Lao communities improve natural disaster preparedness and response
Natural disasters happen in Laos, especially during the monsoon. Damages caused by flooding and landslides can be devastating for vulnerable communities. In partnership with the National Disaster Management Office, Oxfam strengthens vulnerable communities to improve their disaster preparedness and strengthen institutional disaster management systems.
Oxfam’s strategy aims at improving capacities at the local level so that local actors are able to address the needs of vulnerable communities in the longer term. Thanks to better preparedness and mitigation measures, communities of Laos are able to face natural disasters with less fear of the impacts. In the longer term, these activities aim at improving communities’ food security and people’s livelihoods.
Training in rescue and emergency response
More than 8,000 people in Vientiane province have already been trained to take effective action in case flooding occurs. In particular, community volunteers are trained in rescue and emergency response measures if flooding occurs. They are supplied with necessary equipment, including rescue boats, water pumps, generators, early warning systems megaphones, life jacket and first aid kits. Women in the communities are fully involved and take part in the trainings.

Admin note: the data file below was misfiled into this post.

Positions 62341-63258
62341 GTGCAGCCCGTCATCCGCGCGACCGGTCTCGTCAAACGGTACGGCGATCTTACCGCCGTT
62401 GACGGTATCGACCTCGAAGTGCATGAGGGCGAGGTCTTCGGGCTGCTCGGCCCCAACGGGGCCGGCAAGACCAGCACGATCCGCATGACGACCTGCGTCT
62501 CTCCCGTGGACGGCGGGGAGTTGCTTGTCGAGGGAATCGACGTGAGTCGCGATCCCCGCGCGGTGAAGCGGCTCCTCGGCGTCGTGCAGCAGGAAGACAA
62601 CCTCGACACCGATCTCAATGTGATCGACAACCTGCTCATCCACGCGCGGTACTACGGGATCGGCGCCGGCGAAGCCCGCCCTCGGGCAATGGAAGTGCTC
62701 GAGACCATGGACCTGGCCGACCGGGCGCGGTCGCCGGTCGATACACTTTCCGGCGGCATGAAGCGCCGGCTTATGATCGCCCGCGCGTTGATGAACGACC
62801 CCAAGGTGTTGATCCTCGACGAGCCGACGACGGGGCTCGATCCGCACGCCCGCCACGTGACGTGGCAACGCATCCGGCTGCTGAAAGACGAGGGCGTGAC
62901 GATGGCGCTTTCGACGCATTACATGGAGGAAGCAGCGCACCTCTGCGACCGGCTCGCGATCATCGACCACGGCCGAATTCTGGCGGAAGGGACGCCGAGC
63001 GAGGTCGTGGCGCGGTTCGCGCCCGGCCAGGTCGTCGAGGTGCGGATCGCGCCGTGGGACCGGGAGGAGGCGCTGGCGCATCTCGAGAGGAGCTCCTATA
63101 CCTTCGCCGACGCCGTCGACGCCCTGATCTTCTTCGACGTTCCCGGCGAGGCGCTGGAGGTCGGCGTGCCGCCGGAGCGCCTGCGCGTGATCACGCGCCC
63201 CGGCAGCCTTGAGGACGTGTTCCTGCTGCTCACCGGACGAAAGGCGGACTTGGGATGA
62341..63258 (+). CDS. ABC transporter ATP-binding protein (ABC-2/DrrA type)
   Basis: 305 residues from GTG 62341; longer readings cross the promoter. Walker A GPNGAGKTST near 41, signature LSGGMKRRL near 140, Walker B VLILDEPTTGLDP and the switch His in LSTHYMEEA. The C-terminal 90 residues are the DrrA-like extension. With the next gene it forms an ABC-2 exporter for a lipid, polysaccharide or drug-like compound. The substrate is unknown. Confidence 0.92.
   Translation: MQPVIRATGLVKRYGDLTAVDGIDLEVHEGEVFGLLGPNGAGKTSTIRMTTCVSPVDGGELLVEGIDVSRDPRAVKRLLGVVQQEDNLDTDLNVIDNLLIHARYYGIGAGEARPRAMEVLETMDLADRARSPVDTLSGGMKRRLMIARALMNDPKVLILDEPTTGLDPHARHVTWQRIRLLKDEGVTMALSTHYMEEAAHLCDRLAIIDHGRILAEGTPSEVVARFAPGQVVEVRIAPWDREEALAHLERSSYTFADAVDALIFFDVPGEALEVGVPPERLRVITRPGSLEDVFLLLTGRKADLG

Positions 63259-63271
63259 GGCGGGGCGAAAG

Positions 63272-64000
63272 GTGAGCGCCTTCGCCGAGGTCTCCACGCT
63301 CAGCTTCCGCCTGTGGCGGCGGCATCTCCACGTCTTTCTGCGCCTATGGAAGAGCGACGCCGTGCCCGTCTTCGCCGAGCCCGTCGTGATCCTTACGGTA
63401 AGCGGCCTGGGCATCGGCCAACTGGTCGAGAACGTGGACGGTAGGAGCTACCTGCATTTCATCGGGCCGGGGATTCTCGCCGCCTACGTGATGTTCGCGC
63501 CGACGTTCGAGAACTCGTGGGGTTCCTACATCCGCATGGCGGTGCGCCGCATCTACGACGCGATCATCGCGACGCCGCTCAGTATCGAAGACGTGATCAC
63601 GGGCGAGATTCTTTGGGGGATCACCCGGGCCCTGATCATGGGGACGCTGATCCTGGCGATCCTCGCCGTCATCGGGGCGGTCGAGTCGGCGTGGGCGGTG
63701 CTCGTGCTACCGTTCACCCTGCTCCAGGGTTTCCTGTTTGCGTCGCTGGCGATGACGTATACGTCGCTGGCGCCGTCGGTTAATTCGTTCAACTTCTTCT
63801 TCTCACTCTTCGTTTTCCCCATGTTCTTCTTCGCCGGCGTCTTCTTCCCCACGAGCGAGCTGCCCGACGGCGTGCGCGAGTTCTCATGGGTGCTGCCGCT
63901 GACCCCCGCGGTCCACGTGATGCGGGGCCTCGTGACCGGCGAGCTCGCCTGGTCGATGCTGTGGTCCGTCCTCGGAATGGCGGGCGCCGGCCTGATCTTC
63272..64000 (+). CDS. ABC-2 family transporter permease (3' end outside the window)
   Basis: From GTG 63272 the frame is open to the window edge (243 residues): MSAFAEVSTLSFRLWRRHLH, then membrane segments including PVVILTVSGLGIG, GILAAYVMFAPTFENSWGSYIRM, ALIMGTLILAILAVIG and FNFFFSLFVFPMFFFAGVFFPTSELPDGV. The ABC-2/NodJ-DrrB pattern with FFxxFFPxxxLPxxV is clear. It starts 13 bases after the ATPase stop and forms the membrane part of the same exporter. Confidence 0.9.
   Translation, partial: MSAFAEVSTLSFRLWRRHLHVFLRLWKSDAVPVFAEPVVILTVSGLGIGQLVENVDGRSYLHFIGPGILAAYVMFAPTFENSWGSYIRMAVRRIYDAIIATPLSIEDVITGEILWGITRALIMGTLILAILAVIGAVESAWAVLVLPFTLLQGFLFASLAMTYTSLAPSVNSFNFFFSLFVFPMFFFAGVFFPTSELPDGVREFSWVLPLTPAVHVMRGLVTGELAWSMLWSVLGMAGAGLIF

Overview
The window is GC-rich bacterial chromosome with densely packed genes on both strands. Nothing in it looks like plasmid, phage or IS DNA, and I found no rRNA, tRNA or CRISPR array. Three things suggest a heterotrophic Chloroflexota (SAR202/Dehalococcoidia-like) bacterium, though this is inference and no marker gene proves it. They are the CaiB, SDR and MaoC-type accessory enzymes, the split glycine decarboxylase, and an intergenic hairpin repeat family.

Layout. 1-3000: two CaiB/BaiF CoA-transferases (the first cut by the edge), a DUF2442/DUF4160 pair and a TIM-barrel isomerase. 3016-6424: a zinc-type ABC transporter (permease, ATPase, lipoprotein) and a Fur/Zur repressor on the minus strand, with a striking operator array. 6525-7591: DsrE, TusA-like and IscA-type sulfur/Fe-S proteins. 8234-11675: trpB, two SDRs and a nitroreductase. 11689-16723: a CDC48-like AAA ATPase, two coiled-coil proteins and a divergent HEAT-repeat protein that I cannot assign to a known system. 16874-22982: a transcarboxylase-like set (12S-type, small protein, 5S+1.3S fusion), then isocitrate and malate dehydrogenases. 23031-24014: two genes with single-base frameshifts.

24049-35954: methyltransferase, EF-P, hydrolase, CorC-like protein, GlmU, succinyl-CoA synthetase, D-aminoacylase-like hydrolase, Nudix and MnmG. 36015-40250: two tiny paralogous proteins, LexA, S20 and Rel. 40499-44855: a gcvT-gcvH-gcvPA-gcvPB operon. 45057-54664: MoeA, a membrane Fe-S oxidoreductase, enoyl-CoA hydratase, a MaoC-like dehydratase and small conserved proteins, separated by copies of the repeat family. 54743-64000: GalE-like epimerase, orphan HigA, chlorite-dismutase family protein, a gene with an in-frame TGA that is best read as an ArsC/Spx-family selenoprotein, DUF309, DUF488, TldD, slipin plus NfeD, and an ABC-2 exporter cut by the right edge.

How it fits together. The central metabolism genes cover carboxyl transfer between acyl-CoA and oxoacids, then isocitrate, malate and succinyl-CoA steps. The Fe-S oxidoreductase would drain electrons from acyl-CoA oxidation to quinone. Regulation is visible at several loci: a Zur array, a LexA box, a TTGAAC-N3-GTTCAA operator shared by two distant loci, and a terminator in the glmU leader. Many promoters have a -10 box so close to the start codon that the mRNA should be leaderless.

Effective disaster preparedness committees set up at village level and district level
Thanks to better preparedness and mitigation measures, communities of Laos are able to face natural disasters with less fear of the impacts. In the longer term, these activities aim at improving communities’ food security and people’s livelihoods.
Staff from the provincial and district disaster management committees and villagers were given training to formulate more effective disaster preparedness and response plans to make sure village leaders know what to do before, during and after flooding and landslides. At district level, the Disaster Management Structure has also been reinforced.
Communities take also mitigation measures, particularly in relation to food security and the storage of seed in places safe from floods. Mr. Khonesavanth Saysompheng from the National Disaster Management Office said these kinds of activities improve disaster preparedness and build more resilient communities. “Disaster preparedness committees are set up in the villages, and communities are more aware of risks and vulnerabilities during times of flooding”.